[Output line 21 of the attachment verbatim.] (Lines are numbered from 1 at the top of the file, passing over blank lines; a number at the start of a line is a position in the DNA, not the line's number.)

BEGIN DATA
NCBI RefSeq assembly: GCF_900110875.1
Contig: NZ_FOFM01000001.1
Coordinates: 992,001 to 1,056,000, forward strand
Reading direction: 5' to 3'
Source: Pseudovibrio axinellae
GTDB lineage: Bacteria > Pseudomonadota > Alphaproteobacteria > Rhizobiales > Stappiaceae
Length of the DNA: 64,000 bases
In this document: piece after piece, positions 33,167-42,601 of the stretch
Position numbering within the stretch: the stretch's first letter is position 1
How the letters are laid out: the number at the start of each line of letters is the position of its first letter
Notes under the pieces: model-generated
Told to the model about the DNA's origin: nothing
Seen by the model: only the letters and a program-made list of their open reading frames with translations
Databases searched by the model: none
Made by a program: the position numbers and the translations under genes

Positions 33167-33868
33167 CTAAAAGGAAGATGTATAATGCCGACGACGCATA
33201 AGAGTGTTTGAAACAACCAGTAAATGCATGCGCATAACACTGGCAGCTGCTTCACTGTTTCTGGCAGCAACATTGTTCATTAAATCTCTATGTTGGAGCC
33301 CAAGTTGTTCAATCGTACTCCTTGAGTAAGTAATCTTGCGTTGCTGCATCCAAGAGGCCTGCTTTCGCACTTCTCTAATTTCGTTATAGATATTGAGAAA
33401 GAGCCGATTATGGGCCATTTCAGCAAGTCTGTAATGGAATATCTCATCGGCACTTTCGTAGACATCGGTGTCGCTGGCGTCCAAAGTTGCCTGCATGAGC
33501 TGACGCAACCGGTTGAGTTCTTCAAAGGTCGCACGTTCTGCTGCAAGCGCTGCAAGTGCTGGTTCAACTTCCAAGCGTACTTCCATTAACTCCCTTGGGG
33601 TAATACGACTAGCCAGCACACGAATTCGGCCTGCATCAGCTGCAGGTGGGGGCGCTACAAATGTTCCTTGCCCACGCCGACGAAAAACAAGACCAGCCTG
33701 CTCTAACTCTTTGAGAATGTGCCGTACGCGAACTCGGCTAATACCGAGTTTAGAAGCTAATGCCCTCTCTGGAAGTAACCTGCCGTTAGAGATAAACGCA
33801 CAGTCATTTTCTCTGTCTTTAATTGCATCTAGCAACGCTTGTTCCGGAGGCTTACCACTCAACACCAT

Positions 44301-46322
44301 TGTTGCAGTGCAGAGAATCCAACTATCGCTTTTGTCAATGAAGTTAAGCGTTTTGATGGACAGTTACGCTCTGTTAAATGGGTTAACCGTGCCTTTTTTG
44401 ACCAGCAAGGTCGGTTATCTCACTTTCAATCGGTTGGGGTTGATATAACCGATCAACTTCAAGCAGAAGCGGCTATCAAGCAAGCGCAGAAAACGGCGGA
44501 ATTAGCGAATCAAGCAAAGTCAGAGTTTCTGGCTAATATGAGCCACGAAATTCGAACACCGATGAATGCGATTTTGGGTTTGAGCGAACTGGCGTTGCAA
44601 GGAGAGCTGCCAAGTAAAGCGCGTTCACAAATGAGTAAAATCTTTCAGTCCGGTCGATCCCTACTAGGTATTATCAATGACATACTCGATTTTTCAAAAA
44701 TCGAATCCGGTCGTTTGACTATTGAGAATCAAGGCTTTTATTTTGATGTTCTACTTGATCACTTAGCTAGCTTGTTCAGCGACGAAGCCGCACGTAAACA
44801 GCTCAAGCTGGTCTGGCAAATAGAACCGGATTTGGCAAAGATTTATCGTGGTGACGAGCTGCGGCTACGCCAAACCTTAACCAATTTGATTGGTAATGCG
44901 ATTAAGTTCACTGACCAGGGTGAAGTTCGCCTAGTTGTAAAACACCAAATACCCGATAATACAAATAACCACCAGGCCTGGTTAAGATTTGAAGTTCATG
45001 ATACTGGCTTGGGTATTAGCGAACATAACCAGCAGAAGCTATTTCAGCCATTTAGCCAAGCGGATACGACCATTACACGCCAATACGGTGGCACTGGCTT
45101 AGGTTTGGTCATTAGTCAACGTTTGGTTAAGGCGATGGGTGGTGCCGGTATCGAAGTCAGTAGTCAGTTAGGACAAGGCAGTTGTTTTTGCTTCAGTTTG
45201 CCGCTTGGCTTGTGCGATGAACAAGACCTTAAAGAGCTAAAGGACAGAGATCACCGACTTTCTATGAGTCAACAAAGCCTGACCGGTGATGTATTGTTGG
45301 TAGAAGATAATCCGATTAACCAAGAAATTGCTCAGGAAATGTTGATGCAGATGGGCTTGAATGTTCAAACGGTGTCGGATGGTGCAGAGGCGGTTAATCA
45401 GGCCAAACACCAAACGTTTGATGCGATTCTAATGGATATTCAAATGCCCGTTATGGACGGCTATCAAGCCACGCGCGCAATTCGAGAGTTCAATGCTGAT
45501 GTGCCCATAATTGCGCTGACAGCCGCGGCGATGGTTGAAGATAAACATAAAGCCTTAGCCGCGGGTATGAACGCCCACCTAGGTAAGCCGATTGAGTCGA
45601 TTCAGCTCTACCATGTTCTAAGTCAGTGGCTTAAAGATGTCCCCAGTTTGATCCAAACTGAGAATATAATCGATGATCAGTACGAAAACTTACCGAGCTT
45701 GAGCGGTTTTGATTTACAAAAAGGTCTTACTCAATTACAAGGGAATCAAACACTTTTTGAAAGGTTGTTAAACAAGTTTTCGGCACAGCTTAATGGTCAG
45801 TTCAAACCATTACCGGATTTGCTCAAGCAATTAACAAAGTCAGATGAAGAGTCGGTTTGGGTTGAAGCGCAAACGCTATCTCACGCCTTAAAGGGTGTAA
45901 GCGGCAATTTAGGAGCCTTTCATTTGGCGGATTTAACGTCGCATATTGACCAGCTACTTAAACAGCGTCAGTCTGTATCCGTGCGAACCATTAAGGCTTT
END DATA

33501 TGACGCAACCGGTTGAGTTCTTCAAAGGTCGCACGTTCTGCTGCAAGCGCTGCAAGTGCTGGTTCAACTTCCAAGCGTACTTCCATTAACTCCCTTGGGG